Groundsure Case Study: Honeycrocks Farm

Groundsure Case Study: Honeycrocks Farm

In April 2015, a Surrey farmer lost his long-running battle with the planning authorities to protect a mock-Tudor castle which he had constructed behind huge bales of hay.

Robert Fidler had built the four bedroom castle on Greenbelt land he owned since the 1970s at Honeycrocks Farm in Salfords, Surrey, while obscured by a blue tarpaulin and giant hay bales. (1) The elaborate mansion – complete with battlements, canons and a stained glass dome – was finished in 2002 but remained under cover until 2006, the aim being to use a loophole in planning regulations allowing finished structures which have stood for four years with no objections to be granted retrospective planning permission. (2)

In March 2007 Reigate and Banstead Council issued an enforcement notice requiring the building to be demolished as it had been erected without planning permission. Mr Fidler appealed the enforcement notice and in 2010 he appeared in front of the deputy high court judge Sir Thayne Forbes. The Council argued that the four year period was invalid as no one had been able to see the house and construction could not be deemed completely finished until the surrounding hay bales were removed and on this basis the appeal was dismissed. (3)

The latest ruling as of 18th April 2015 from Eric Pickles, the Local Government Secretary, imposed a time limit of 90 days to demolish the house and as Mr Fidler hasn’t yet complied he may be facing a prison sentence. (1) In latest reports, Mr Fidler has sold the property to an unknown buyer who believes ‘there is no legal basis for the property to be demolished’. (4) Overall it has been estimated the local authority have spent £50,000 on legal fees for this case. (5)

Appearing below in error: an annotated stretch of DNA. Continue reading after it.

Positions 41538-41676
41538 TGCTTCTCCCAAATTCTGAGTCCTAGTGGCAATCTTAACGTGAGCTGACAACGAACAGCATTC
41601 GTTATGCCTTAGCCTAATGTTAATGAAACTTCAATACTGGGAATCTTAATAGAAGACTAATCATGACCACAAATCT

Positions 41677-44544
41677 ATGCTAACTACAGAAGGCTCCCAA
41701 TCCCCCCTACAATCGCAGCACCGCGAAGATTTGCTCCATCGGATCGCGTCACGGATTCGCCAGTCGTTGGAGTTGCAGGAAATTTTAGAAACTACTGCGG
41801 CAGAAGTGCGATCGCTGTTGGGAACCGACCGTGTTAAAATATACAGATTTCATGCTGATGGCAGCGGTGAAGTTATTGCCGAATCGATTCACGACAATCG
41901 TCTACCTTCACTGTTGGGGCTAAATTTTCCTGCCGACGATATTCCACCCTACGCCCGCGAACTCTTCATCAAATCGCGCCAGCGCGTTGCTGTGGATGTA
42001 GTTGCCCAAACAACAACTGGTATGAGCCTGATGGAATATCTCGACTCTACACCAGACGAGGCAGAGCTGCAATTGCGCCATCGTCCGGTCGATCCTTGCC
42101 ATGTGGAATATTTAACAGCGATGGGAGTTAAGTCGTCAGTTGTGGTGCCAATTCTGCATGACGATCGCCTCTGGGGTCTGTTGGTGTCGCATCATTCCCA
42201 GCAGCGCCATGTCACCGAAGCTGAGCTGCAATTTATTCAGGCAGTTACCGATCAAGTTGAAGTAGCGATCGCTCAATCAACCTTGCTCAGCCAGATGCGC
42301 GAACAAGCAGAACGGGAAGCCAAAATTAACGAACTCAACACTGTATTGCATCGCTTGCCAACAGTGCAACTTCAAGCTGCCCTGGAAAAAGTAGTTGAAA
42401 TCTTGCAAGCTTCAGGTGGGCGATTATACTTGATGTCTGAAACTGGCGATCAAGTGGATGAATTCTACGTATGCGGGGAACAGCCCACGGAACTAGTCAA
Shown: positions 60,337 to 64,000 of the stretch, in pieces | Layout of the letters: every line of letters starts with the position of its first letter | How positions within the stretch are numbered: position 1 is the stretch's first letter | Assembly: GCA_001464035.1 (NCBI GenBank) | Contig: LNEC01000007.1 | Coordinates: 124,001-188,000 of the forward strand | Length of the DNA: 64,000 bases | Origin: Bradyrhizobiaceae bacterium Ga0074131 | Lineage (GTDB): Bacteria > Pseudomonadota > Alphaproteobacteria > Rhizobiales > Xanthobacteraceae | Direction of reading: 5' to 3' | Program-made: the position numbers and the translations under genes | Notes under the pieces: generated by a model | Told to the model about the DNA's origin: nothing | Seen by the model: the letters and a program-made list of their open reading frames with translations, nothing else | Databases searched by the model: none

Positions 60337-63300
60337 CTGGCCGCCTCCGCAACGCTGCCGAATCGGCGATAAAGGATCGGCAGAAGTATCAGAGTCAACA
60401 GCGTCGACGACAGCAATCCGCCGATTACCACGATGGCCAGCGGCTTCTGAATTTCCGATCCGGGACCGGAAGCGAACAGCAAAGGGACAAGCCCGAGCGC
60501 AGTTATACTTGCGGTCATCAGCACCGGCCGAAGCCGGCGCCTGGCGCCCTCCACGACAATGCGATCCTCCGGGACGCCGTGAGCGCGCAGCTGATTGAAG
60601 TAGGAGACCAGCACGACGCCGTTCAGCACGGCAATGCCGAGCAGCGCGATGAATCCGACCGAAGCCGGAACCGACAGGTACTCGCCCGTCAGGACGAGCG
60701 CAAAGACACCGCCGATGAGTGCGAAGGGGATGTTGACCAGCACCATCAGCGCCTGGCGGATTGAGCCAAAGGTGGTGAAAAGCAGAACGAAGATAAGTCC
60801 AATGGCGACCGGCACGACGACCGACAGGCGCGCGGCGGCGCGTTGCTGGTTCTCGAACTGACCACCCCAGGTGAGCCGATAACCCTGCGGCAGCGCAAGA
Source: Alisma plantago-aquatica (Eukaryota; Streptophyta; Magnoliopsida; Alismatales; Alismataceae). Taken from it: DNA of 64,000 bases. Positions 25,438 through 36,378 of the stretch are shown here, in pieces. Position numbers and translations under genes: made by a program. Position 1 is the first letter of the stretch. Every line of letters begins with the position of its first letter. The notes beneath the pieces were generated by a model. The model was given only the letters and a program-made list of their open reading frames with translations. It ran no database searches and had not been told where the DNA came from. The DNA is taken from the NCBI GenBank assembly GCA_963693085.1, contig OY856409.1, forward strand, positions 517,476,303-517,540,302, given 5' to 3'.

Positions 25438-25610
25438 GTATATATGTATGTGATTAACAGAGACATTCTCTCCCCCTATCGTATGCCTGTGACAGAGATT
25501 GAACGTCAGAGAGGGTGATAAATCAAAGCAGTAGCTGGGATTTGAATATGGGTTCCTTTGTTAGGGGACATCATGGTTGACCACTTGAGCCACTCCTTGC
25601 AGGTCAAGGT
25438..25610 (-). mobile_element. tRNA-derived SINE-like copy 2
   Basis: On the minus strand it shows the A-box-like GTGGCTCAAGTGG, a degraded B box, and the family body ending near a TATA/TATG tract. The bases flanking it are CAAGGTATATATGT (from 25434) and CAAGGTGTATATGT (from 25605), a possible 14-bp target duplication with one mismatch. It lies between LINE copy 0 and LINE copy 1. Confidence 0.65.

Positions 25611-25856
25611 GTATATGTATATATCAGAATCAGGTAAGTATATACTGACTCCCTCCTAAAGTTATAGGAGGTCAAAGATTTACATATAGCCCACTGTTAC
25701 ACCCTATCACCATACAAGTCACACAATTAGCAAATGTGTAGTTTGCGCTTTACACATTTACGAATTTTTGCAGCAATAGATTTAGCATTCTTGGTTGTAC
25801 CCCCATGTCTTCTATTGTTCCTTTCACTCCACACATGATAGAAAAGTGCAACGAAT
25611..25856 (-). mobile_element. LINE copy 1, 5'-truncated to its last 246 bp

The farm yard and house lies deep within the London Area Greenbelt, intended to reduce urban sprawl from London and safeguard swathes of countryside. The National Planning Policy Framework, as published in 2012, states that planning permission should not be granted for new residential developments within an area of Green Belt. (6) An update to the National Planning Policy Framework in October 2014 suggested that Green Belts may restrict a local authority’s ability to reach its housing targets, (7) causing many councils to reconsider their Local Plan and may be less likely to reduce the amount of Green Belt land within their jurisdiction. (8)


(1) Daily Mail, 2015. Farmer given 90 days to tear down mock-Tudor castle he built without planning permission and hid under a giant haystack [online]. Available at: [Accessed 4th June 2015]

(2) The Independent, 2015. Farmer told to tear down mock-Tudor castle after hiding construction behind hay bales [online]. Available at: [Accessed 4th June 2015]

(3) The Guardian, 2010. Farmer loses fight to save home he hid behind hay bales [online]. Available at: [Accessed 4th June 2015]

(4) Surrey Mirror, 2015. Salfords farmer Robert Fidler: ‘I’ve sold my castle’ [online]. Available at: [Accessed 21st July 2015]

(5) Surrey Mirror, 2015. REVEALED: The amount council has spent fighting Salfords ‘castle’ [online]. Available at: [Accessed 21st July 2015]

(6) Department for Communities and Local Government, 2014. Protecting Green Belt Land Available at: [Accessed 2nd July 2015]

(7) Department for Communities and Local Government, 2014. Housing and economic land availability assessment Available at: [Accessed 2nd July 2015]

(8) Planning resource, 2014. Green belt guidance update prompts council to reassess local plan [online]. Available at: [Accessed 2nd July 2015]







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